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Photo: Tasos Katopodis/Getty Images

House Democrats responded to President Trump's call to increase stimulus payments to $2,000 per adult by saying they're ready to bring the measure to the floor by "unanimous consent" this week.

Driving the news: Trump indicated in a video Tuesday evening that he won't sign the $900 billion coronavirus relief bill and $1.4 trillion government funding measure passed by Congress if it's not amended to increase stimulus payments.

  • Trump's Treasury Secretary Steven Mnuchin, who was involved in negotiating the bill, said Monday that the $600 checks passed by Congress would go out next week.
  • But Trump said he's asking Congress to send him an amended bill, calling on lawmakers to "increase the ridiculously low" amount Americans would receive for COVID relief to $2,000 per adult or $4,000 for a couple, and "get rid of wasteful and unnecessary items" in the spending bill.

What they're saying: House Speaker Nancy Pelosi (D-Calif.), tweeted, "Republicans repeatedly refused to say what amount the President wanted for direct checks. At last, the President has agreed to $2,000 — Democrats are ready to bring this to the Floor this week by unanimous consent. Let’s do it!."

House Majority Leader Steny Hoyer (D-Md.) said in a Twitter post, "House Democrats have fought for months to provide relief to the American people, which Republicans rejected at every turn. Now that the President has agreed to direct payments of $2000, we will ask for unanimous consent to pass a bill this week to give Americans this assistance."

Senate Minority Leader Chuck Schumer (D-N.Y.) urged Trump to sign the current bill "to help people and keep the government open."

  • "We're glad to pass more aid Americans need," Schumer tweeted. "Maybe Trump can finally make himself useful and get Republicans not to block it again."

The big picture: Trump's surprise announcement on Tuesday could delay desperately needed aid for millions of Americans if the president decides not to sign the package as it stands. It also risks a government shutdown on Dec. 28.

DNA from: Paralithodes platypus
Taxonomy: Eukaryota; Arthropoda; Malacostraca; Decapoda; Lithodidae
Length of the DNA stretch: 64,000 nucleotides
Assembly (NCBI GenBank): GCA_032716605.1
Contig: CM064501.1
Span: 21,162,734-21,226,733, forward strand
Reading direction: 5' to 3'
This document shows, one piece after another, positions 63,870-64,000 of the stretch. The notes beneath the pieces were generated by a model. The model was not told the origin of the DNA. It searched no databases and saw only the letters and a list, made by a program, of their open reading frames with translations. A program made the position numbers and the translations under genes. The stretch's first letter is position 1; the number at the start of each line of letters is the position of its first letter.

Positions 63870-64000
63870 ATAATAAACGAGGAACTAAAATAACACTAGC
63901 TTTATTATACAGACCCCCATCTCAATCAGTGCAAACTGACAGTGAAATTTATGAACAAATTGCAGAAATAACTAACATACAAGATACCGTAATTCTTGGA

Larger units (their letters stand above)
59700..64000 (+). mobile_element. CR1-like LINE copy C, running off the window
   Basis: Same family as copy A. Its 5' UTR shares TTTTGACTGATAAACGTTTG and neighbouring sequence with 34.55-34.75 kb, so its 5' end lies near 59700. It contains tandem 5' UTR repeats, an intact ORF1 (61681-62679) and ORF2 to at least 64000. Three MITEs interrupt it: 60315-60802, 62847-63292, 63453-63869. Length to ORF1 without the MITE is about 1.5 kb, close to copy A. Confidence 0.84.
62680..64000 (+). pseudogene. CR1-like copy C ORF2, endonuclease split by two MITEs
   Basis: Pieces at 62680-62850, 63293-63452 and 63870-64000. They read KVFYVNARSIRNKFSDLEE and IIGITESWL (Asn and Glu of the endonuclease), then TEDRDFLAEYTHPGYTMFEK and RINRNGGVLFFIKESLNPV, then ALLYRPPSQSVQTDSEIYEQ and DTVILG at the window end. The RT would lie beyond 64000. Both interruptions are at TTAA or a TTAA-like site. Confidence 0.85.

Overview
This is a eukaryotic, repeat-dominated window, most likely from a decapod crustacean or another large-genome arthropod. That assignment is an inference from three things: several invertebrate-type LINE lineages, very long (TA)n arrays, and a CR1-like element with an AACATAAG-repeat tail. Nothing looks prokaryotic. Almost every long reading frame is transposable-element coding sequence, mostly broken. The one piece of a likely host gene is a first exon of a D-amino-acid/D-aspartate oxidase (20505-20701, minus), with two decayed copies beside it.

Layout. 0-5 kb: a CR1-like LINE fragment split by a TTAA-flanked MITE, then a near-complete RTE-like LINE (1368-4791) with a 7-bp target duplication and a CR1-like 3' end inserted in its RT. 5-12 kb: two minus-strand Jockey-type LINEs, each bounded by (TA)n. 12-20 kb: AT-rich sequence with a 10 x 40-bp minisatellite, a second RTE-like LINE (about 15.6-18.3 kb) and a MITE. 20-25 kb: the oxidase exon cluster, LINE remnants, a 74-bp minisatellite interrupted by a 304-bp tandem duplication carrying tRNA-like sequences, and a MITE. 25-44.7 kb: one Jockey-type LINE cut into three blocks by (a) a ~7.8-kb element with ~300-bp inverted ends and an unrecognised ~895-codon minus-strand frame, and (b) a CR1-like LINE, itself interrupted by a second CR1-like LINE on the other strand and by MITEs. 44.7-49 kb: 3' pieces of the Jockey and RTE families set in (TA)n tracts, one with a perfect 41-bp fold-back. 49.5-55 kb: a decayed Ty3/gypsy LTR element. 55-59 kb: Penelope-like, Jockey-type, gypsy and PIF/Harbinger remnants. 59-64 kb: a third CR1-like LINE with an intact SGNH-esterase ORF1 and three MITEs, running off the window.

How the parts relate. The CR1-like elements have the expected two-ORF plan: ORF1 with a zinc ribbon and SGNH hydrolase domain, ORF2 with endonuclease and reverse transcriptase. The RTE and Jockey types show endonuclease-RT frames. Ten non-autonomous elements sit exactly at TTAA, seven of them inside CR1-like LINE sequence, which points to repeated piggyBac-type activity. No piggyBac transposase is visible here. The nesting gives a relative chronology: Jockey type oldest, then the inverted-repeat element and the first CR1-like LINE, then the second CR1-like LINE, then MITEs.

Go deeper: Trump asks Congress to increase stimulus payments

Go deeper

Young people want checks on Big Tech's power

Data: Generation Lab; Chart: Sara Wise/Axios

The next generation of college-educated Americans thinks social media companies have too much power and influence on politics and need more government regulation, according to a new survey by Generation Lab for Axios.

Why it matters: The findings follow an election dominated by rampant disinformation about voting fraud on social media; companies' fraught efforts to stifle purveyors of disinformation including former President Trump; and a deadly Jan. 6 insurrection over the election organized largely online.

Jan 27, 2021 - Politics & Policy
Scoop

White House plots "full-court press" for $1.9 trillion relief plan

National Economic Council director Brian Deese speaks during a White House news briefing. Photo: Alex Wong/Getty Images

The Biden White House is deploying top officials to get a wide ideological spectrum of lawmakers, governors and mayors on board with the president’s $1.9 trillion COVID relief proposal, according to people familiar with the matter.

Why it matters: The broad, choreographed effort shows just how crucially Biden views the stimulus to the nation's recovery and his own political success.

The week the Trump show ended

Data: NewsWhip; Chart: Andrew Witherspoon/Axios

Donald Trump was eclipsed in media attention last week by President Biden for the first time since Trump took office, according to viewership data on the internet, on social media and on cable news.

Why it matters: After Trump crowded out nearly every other news figure and topic for five years, momentum of the new administration took hold last week and the former president retreated, partly by choice and partly by being forced off the big platforms.